Let’s Pretend Today Is Not Sunday, But a Weekday

Marie Buck

I bleed all over someone’s bed and my phone knows it, advertising menstrual products to me a few hours later.

So that I guess I have a record, someone else’s more accurate record.

You cum; the person fucking you wants a small break; the condom comes out covered in goopy blood and you notice then the blood near the pillow, and twice in the middle of the mattress, and once at the bottom of the mattress. And later, after you’ve put on underwear and laid there for a bit and talked about your workout routines and also the way that anxiousness permeates literally everything but sex, for both of you, and then given a blowjob, eventually you get up and go to the bathroom and notice another gloopy strand of blood hanging out of you, which momentarily drops from your body.

Your blood will be recorded in the “oh whoa you’re bleeding a lot” and apologies in relation to the comforter—so that the waste your body’s expelled might go variously to the dry cleaners and down the toilet, but has also been productive, creating money for Instagram.

So my gloopy blood has produced an economic reaction, and

after we separate the bodies of the ruling class from their heads,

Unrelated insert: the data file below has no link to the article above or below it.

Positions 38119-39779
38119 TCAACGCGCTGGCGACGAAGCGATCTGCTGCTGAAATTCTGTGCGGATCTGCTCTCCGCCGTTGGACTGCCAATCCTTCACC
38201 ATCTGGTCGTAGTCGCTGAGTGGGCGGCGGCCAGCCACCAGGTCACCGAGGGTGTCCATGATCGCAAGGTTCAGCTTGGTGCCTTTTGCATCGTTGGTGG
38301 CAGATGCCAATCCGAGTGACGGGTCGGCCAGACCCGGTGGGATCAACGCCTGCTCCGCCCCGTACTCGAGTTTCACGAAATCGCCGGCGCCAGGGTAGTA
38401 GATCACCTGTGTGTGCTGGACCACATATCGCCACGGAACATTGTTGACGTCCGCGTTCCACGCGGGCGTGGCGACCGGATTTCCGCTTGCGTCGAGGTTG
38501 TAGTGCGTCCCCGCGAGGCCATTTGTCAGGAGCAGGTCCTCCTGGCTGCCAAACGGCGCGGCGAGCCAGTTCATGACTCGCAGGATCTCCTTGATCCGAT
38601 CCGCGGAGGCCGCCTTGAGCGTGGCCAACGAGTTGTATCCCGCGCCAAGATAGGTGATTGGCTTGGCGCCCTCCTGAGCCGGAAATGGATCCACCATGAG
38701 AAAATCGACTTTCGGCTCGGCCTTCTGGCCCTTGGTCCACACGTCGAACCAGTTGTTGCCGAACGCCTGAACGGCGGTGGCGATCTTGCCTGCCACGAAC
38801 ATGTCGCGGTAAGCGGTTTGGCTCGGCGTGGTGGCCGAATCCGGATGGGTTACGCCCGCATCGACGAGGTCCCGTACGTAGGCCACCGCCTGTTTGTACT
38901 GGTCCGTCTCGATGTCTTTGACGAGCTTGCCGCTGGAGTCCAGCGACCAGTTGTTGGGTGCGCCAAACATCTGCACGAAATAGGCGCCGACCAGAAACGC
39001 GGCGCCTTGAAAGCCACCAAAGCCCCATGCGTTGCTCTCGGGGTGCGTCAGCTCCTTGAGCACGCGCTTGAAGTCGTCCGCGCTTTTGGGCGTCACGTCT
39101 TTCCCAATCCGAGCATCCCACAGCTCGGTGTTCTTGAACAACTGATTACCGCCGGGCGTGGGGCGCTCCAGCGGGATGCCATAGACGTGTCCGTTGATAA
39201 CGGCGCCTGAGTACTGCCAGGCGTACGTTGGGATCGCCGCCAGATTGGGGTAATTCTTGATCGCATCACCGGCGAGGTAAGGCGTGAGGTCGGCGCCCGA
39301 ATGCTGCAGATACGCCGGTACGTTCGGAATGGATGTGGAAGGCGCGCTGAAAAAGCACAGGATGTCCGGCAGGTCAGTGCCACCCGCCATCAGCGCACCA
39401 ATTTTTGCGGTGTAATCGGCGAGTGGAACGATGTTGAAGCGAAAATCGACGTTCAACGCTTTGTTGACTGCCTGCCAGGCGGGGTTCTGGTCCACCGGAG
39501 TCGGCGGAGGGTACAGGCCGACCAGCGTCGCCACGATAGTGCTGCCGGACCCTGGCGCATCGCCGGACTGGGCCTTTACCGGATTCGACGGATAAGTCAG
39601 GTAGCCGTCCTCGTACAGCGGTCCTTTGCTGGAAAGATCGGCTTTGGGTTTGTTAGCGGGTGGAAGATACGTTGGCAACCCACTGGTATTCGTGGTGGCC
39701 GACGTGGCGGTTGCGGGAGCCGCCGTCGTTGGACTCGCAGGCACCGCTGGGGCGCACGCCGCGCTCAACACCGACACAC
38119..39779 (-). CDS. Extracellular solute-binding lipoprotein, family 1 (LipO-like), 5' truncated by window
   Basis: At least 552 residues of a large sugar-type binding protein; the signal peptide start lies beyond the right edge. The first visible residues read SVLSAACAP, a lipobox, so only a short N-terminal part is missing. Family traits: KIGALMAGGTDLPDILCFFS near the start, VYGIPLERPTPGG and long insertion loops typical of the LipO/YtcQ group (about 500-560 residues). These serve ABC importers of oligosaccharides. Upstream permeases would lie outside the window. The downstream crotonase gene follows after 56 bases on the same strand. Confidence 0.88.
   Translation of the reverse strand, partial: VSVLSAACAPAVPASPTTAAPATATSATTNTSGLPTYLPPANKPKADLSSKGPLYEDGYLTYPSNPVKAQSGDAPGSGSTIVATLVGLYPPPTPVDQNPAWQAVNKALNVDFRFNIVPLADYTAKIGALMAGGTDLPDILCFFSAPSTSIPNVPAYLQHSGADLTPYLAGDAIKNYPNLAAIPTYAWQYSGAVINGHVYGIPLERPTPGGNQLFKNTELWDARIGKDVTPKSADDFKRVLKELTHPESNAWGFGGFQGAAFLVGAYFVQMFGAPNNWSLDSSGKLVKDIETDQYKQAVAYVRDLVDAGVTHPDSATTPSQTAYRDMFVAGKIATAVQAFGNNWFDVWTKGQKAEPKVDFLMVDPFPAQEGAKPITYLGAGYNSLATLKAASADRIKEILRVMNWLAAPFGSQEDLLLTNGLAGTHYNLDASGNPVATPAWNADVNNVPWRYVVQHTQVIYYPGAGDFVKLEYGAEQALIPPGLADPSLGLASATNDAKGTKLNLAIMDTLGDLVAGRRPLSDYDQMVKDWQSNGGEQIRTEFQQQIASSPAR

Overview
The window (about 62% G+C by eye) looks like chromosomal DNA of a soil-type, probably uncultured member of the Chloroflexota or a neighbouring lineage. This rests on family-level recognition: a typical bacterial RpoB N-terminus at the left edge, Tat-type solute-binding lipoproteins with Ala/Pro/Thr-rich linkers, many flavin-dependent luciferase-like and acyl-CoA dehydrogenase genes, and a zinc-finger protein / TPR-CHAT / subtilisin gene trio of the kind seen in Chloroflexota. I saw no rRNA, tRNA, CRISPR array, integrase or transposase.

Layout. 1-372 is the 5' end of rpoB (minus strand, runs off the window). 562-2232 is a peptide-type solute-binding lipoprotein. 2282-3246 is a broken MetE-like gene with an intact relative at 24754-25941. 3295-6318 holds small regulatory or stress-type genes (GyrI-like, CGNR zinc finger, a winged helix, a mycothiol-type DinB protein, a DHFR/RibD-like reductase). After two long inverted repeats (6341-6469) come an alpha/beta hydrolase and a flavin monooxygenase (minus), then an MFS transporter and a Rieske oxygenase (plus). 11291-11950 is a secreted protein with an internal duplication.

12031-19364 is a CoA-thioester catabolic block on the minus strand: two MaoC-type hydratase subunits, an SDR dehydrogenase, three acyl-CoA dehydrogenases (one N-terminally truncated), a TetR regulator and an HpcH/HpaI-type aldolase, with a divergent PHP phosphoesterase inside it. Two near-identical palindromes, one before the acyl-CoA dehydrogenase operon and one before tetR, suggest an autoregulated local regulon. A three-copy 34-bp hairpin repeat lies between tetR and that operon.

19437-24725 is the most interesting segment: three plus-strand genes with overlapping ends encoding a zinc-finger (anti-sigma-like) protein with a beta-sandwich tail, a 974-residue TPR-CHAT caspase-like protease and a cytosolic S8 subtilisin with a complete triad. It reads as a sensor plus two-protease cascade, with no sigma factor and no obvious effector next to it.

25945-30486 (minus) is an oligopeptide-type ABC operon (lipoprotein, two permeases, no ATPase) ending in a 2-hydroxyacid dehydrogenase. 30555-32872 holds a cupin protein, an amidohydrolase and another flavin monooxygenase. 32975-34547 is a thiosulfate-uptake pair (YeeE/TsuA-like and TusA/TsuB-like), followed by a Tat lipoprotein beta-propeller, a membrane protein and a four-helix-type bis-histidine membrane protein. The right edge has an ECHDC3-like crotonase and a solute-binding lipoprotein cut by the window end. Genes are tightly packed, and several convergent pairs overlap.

we’ll be able to reverse the code and resuscitate all of it:

where an ad for Kotex is recorded in the book of history we’ll instead get a glob of blood smeared across the page,

there to be licked up and tongued back into the body, and

then into the mind and its experiences. We can dwell in it if we want: don’t go to work, stay here and fuck and be fucked, like the scene in Eisenstein’s Stachka when the factory workers have struck and a couple lays around in bed with a great fur blanket. Mid-day fucking, the opposite of work.

Except who knows: maybe instead of revolutionary bloodshed we’ll get the slow deaths of our children’s children. Except we don’t want children, we want periods, recorded in the ledger of history via targeted advertisements. And in our imaginations our periods signify little executions of the wealthy in our bodies, but in the daylight we don’t even need a shower, usually you’d just check your makeup and leave.